As Martius, the object of. . . first, the common-wealth's hatred, then later their admiration and ultimately of their hatred again. . . DeSantos is a worthy adversary for rabble and enemies alike. Bearded and snarly, a vein perpetually throbbing in his neck, DeSantos gives us a man who lives to fight but takes no pleasure either in shedding blood or in serving his country; and when he actually has to go out and campaign, asking the commoners to elevate him to Consul, the man is in agony. DeSantos's Martius isn't a killing machine so much as a man with no use for other humans. His wife Virgilia (a quietly effective Michelle Wicklas) is justified in worrying that he won't make it out of battle alive.

Volumnia, Coriolanus's glory-seeking and highly patriotic mother, has no such worries. She would sacrifice her son if it meant preserving her homeland. On more than one occasion, actresses taking on Volumnia have overshadowed their Coriolanus. Ellen Geer is not a particularly subtle actress, and on her knees pouring out lengthy monologs she is nobody's supplicant. DeSantos may be a beast with a sword, but up against Geer's Volumnia, he doesn't have a prayer.

There's some juicy dramatic push-pull admiration and hatred working between DeSantos and Max Lawrence's Aufidius. Alan Blumenfeld and Tim Halligan are appropriately loathsome as the treacherous tribunes who engineer Coriolanus's public downfall and barely live to regret it. Dane Oliver and Aaron Henry stage the combat scenes with real brio. Young Quinnlyn Scheppner (alternating with Toby Luce) displays plenty of spunk as Coriolanus's young son. Scheppner is Ellen Geer's granddaughter, by the way. Yep, they enter the family business young at the Theatricum.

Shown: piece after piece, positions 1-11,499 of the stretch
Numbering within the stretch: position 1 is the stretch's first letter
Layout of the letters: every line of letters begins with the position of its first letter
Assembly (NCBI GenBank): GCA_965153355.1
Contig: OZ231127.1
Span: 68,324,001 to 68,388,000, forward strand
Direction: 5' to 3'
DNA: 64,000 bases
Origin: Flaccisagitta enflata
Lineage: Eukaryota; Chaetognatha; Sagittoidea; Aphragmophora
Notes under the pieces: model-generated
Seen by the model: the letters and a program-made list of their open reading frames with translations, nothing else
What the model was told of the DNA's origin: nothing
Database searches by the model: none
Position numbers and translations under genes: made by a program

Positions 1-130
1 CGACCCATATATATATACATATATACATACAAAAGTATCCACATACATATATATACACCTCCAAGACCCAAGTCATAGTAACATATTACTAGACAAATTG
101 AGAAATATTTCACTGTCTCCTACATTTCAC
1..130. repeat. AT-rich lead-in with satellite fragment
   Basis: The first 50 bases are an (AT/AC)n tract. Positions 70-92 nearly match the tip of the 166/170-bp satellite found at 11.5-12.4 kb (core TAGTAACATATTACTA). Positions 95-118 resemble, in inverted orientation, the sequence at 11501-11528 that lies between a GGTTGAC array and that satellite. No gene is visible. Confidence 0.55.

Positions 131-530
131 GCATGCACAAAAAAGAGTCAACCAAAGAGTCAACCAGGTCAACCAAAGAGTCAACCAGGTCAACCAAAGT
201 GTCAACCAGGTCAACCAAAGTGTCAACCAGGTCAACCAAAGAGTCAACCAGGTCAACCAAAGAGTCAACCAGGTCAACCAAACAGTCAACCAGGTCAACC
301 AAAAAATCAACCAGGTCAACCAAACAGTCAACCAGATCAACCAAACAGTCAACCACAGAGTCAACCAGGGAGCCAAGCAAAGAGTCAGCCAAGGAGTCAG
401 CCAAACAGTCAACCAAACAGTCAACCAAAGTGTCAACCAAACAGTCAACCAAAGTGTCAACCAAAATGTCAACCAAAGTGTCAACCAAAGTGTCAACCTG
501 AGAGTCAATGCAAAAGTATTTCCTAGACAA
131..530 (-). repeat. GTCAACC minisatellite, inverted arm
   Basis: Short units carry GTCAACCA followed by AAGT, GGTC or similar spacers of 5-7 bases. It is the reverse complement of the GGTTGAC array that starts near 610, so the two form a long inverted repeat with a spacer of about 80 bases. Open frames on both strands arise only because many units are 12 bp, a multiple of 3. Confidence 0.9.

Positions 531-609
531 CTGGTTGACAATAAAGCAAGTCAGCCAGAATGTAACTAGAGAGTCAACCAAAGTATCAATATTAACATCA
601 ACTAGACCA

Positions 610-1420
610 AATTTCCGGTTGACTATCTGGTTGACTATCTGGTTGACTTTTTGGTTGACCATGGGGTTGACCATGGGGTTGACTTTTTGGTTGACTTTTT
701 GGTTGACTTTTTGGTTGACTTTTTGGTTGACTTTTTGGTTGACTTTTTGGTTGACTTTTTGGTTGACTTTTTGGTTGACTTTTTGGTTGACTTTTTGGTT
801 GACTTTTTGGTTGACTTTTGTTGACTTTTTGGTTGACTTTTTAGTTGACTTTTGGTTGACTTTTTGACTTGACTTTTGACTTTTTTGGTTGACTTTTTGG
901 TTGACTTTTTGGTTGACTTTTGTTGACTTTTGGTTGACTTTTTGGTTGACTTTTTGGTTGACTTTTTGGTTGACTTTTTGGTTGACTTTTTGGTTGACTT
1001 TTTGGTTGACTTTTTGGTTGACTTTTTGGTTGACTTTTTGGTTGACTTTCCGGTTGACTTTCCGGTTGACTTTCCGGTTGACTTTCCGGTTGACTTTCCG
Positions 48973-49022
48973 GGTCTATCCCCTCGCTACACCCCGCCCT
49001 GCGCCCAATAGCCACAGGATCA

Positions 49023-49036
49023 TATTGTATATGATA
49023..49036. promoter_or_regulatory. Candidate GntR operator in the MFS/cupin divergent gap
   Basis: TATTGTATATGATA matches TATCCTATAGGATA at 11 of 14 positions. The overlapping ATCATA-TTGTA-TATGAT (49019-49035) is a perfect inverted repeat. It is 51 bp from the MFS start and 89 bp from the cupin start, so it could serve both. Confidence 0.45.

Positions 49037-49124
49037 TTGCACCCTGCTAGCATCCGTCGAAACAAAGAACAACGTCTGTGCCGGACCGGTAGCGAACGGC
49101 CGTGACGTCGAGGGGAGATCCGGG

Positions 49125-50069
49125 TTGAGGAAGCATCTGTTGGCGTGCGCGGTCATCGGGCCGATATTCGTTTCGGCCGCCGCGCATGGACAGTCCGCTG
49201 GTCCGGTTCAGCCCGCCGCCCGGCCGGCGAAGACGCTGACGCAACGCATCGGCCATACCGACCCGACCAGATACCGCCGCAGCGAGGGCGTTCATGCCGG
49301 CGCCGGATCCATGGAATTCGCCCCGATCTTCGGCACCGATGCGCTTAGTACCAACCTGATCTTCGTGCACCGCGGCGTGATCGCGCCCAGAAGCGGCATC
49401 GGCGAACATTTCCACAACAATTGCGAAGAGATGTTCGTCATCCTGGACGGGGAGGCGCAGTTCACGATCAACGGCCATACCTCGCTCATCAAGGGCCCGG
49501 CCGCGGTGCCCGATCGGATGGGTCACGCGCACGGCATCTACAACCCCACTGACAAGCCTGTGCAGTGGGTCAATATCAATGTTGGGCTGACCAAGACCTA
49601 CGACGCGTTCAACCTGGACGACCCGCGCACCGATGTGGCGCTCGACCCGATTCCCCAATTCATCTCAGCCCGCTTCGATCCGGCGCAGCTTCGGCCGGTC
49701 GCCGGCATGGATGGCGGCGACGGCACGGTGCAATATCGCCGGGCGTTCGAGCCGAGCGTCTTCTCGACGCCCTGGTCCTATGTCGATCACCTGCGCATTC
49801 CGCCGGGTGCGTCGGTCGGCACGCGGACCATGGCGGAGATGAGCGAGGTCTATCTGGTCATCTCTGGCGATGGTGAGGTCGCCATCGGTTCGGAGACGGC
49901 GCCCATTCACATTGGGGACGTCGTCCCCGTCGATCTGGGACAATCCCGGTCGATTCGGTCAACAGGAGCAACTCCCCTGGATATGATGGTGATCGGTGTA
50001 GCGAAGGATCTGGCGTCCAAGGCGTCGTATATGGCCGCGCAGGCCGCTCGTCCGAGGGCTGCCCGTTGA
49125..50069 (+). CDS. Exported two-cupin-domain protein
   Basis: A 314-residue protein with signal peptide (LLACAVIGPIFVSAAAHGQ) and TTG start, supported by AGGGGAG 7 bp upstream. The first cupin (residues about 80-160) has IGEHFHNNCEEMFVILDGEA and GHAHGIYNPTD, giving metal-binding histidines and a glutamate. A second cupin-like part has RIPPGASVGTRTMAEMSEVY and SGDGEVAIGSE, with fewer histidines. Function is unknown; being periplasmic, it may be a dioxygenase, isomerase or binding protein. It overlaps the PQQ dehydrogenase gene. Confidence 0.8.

We are probably due for a Coriolanus that examines the rise and fall of an anti-social soldier-turned-politician in the digital age. For now, the Theatricum's offering offers a rousing couple of hours nonetheless.

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Coriolanus by William Shakespeare
Directed by Ellen Geer and Melora Marshall

Cast: Tavis L. Baker, Alan Blumenfeld, David De Santos, Ellen Geer, Tim Halligan, Holly Hawk, Michael Hoag, William Holbrook, Max Lawrence, Toby Luce, Melora Marshall, Dane Oliver, Gabriel Anthony Palma, Franc Ross, Quinnlyn Scheppner, Lawrence Sonderling, Andy STokan, Kien Toussaint, Sky Wahl, Christopher Wallinger, Michelle Wicklas, Katherine Banos, Paul Barrois, Nathan Bohannon, Harley Douvier, Sawyer Fuller, Frank Gress, Shaina Hammer, Sam Herbert, Todd Kliewer, William Maizell, Brian Patrick McGowan, Aaron Rivera Davis, Jason Sleisenger, Esme Urbaniak, Severn Urbaniak, Olivia Berumen, Fabian Cook, Jr., Lucas Gust, Ethan Haslam, Bedjou Jean, Caitlin Kilgore, Nathaniel Meek, Daniel Ramirez, Brandy Lynn Reinhard, Christine Sage, Sophie Thomason, Michael Yapujian
Assistant Director: Jordan Zyblski
Costume Design: Robert Merkel
Production Stage Manager: Elna Kordijan
Original Music/Sound Designer: Marshall McDaniel
Lighting Designer: Zachary Moore
Assistant Stage Manager/Properties Master: Sarah Dawn Lowry
Fight Choreographer: Dane Oliver, Aaron Hendry
Plays through September 23, 2018 at the Will Geer Theatricum Botanicum, 1419 N. Topanga Canyon Blvd, Topanga (310) 455-3723,
Running time: Two hour and 30 minutes with one ten minute intermission.
Reviewed by Evan Henerson